PERCY JOHNSON-MARSHALL devoted the whole of his professional life to the practice of architecture and town planning as a vital public service. Like so many young architects who emerged in the decade before the Second World War, he became involved in the flowering of the modern movement in Britain, which, in his case, he saw not so much as the opportunity to create exciting new forms, but as a revitalising force in the reconstruction of Britain's towns and cities.
Even in his student days at the Liverpool School of Architecture, he believed that architects could do the greatest social good by working in the public offices of counties and cities. He remained firm in this resolve. His infectious enthusiasm was such that he persuaded many of his contemporaries to follow his example. After the war, many of the most talented young architects joined local government offices to become involved in redevelopment projects. Among them was Percy's brother Stirrat, renowned for his imaginative designs for Hertfordshire's extensive prefabricated school buildings porgramme.
Johnson-Marshall was a great admirer of Sir Donald Gibson, Chief Architect-Planner of Coventry, as the exemplar of the socially committed public architect. In 1938, after completing his architectural and planning courses, he was appointed to Gibson's staff. It proved a stimulating relationship for them both. Gibson was promoting a radical redevelopment plan for the centre of Coventry, introducing a traffic-free shopping centre for the first time in Britain. This proved difficult to sell to the council until in 1941 the Nazis blitzed Coventry and devastated the heart of the city. An even bolder plan became possible, and Johnson-Marshall, his own house wrecked, threw himself wholeheartedly into the challenge, knowing that his call-up to the army was imminent. Rotterdam was seriously bombed in the same year, and Johnson-Marshall gained inspiration from that city's chief planner, Cornelius Van Traa. Rotterdam and Coventry became twin cities and their innovative plans were realised after the war.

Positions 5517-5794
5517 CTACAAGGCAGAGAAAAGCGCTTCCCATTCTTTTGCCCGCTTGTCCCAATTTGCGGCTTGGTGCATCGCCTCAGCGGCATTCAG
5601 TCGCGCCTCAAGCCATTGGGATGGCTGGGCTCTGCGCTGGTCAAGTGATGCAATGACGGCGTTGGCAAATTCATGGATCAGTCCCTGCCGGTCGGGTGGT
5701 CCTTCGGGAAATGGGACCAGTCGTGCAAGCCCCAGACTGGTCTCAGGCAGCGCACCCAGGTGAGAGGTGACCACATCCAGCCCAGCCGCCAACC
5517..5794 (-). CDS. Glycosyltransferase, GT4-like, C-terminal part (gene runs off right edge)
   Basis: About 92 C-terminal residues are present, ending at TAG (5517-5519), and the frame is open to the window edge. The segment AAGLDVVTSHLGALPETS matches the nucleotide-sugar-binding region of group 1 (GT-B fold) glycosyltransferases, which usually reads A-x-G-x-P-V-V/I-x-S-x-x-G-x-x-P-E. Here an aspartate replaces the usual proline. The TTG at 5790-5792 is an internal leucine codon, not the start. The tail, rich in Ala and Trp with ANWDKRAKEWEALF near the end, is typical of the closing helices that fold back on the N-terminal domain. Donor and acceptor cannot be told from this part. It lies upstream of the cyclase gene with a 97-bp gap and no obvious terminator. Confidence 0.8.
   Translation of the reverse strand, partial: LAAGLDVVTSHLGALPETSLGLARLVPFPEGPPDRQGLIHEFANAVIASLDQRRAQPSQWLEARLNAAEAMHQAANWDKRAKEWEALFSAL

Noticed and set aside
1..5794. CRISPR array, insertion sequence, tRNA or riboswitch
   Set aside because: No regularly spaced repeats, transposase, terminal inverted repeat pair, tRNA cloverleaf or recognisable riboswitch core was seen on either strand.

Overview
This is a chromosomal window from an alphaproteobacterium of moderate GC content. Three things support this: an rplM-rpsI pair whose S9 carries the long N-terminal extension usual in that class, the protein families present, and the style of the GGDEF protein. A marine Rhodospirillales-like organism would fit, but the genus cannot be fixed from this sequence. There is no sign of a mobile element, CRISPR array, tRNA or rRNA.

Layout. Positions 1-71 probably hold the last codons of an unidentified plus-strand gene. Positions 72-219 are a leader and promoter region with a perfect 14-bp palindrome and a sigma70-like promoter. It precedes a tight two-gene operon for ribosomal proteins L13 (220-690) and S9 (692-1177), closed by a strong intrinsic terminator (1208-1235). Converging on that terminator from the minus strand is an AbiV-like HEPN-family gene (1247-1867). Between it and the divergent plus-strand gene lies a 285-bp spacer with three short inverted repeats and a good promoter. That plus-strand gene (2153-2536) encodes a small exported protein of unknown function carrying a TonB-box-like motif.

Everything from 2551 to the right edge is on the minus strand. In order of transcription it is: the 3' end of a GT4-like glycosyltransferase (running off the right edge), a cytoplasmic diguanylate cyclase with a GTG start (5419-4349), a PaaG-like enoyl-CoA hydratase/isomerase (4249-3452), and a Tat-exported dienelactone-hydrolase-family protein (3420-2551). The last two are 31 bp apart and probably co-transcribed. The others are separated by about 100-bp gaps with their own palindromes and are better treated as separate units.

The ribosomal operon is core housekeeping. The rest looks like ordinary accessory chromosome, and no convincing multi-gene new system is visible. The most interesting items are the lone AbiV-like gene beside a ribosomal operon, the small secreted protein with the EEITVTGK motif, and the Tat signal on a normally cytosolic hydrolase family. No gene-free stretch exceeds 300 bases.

It was typical of Johnson-Marshall that from his army camp in England, torn away from his compelling task, and shattered by the death of his young wife, he rounded up his contemporaries, most of them in uniform, and persuaded them to produce sketch designs for public buildings destined for allotted sites on the master-plan, to give realism to the presentation drawings and model.
Just before the war, Lewis Mumford's seminal book The Culture of Cities had appeared in Britain. Ranging over the city in history and exploring the social potential of modern planning organisation, it was just the nourishment that the frustrated young architects and planners needed. It made an enormous impression on Johnson-Marshall, and Mumford became his guru. In 1944 Johnson-Marshall married April Bridger.
At the end of the war, after army service overseas. Johnson-Marshall joined the London County Council's architecture department under its Chief, John Forshaw, who had collaborated with Sir Patrick Abercrombie in producing the Greater London Plan for post-war development of the City region. Johnson-Marshall was involved in implementation studies. In 1952 Forshaw was succeeded by Sir Robert Matthew, who appointed Johnson-Marshall to be head of the Reconstruction Areas Group, in which he exhibited great zeal as a team leader. In the years between 1955 and 1965 he undertook a mammoth survey in recording the reconstruction plans which had been prepared for the bombed cities of Europe. Many will remember the brilliant lectures, based on these studies and illustrated by quick-fire multiple projection, which Johnson-Marshall delivered at the RIBA, in London, and elsewhere in Britain.
In his book Rebuilding Cities the most significant post-war European schemes are illustrated and critically assessed, alongside imaginative historical examples and prophetic projects. The book was published in 1966 by Edinburgh University Press, for by this time Johnson-Marshall had been appointed Professor of Urban Design and Regional Planning at the university. Here he found himself again working in accord with Matthew, now Professor of Architecture. Both were involved as urban design consultants in Britain and in the Commonwealth. They were contrasting yet complementary personalities: Matthew imperturbable and quietly convincing, Johnson-Marshall excitable and earnest, with the fervour of a reforming prophet; but they shared a humane professional approach. Johnson-Marshall's heroic devotion to public service through architecture was recognised by his appointment to the Order of St Michael and St George.
In his introduction to Rebuilding Cities Mumford says: '(Johnson-Marshall's) sense of responsibility to his public mission goes beyond even the high tradition of the British Civil Service.' In his final years, Percy Johnson-Marshall's tireless crusading spirit inspired graduates in a wide range of planning studies.Reuse content